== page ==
Where tough laws fail, apparently complex regulations could succeed, when it comes to deterring smokers.
At least that's what health authorities in England seem to believe. For starters the Health England, a ministerial advisory board, is proposing a ban on the sale of cigarettes to anyone who does not pay for a government smoking permit.
AdvertisementBut the matter doesn't stop there. For while the permit itself might cost as little as Ģ10, acquiring it could become difficult as the application forms might be made as complex as possible.
The idea is the brainchild of the Health England's chairman, Julian Le Grand, who is a professor at the London School of Economics and was Tony Blair's senior health adviser. In a paper being studied by Lord Darzi, the health minister appointed to oversee NHS reform, he says many smokers would be helped to break the habit if they had to make a decision whether to "opt in".
His paper says: "Suppose every individual who wanted to buy tobacco had to purchase a permit. And suppose further they had to do this every year. To get a permit would involve filling out a form and supplying a photograph, as well as paying the fee. Permits would only be issued to those over 18 and evidence of age would have to be provided. The money raised would go to the NHS."
Le Grand said the proposal was an example of "libertarian paternalism". The government would leave people free to make their own decisions but it would "nudge them" in the right direction.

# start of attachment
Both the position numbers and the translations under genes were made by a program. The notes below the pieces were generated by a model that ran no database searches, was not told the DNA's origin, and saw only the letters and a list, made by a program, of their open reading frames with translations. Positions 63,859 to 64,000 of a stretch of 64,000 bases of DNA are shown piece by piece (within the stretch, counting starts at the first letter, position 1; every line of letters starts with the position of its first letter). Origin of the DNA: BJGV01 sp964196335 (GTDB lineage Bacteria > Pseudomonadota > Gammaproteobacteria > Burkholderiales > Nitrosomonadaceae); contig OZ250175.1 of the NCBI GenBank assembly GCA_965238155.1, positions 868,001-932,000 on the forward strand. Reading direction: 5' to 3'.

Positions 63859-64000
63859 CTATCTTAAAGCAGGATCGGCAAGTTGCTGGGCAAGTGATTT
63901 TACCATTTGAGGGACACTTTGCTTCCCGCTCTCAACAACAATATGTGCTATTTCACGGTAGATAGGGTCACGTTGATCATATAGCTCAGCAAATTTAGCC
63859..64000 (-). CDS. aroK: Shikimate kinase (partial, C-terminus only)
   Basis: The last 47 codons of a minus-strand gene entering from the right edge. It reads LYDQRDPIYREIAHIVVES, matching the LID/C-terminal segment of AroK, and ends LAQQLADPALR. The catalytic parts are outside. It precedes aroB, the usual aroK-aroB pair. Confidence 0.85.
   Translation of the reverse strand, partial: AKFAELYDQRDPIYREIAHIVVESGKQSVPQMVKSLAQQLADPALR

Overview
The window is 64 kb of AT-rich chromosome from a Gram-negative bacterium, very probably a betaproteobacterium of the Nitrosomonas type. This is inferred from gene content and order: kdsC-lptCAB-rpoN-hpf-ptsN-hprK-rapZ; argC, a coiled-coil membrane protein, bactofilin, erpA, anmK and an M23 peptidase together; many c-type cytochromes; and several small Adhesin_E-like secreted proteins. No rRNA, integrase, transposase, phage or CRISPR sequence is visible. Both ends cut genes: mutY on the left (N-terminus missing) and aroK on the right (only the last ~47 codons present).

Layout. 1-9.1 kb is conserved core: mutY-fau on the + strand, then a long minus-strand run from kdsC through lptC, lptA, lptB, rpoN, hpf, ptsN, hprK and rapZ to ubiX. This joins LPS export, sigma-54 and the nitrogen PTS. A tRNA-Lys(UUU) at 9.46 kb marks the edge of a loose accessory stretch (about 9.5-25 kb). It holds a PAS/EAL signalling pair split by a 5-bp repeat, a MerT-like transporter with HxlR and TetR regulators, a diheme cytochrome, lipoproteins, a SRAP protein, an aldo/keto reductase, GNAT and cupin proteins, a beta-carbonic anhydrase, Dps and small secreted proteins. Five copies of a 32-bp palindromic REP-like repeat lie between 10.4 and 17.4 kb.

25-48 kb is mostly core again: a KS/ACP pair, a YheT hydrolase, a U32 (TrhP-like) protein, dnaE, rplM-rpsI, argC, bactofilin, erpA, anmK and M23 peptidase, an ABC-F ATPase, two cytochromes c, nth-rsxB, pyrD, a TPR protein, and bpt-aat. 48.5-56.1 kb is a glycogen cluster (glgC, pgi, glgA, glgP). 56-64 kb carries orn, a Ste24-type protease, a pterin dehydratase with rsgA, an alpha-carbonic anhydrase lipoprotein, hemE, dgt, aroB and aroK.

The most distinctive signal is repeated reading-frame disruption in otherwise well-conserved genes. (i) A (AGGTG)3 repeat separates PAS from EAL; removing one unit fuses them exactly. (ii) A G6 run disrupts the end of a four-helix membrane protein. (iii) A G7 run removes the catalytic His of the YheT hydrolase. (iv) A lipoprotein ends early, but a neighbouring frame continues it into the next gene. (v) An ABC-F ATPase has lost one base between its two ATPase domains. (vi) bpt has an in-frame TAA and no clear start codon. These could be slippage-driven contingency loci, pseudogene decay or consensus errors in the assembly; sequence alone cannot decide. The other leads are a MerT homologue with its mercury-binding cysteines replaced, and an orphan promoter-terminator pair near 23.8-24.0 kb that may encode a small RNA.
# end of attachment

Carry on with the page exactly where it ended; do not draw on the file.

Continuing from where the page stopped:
He said there was a parallel in pensions law. If workers were automatically enrolled in a pension scheme, few would choose to opt out. But if they had to make a conscious decision to opt in, most people would stay out, the Guardian newspaper reports.
"Breaking the new year's resolution not to smoke would be costly in terms of both money and time ... [This] would probably have a greater impact on poor smokers than on rich ones, hence contributing to a reduction in health inequalities."
The paper, written by Le Grand and Divya Srivastava, an LSE researcher, acknowledges: "Administratively it would require addressing the problem of the existing black markets and smuggling in tobacco; but this should probably be done anyway."
They add: "Politically, this might be viewed by some as giving people a 'licence' to smoke; and by full-blooded libertarians as a subtle and hence even more dangerous form of paternalism - paternalism squared.
"On the other hand, the popularity even among smokers of the smoking ban in public places suggests that firm actions in this area can lead to political as well as health pay-offs."
The paper also proposes incentives for large companies to provide a daily "exercise hour" for employees and a ban on salt in processed food.
A Department of Health spokeswoman said last night: "We will be consulting later this year on the next steps for tobacco control. Ministers are looking for input from a full range of stakeholders."
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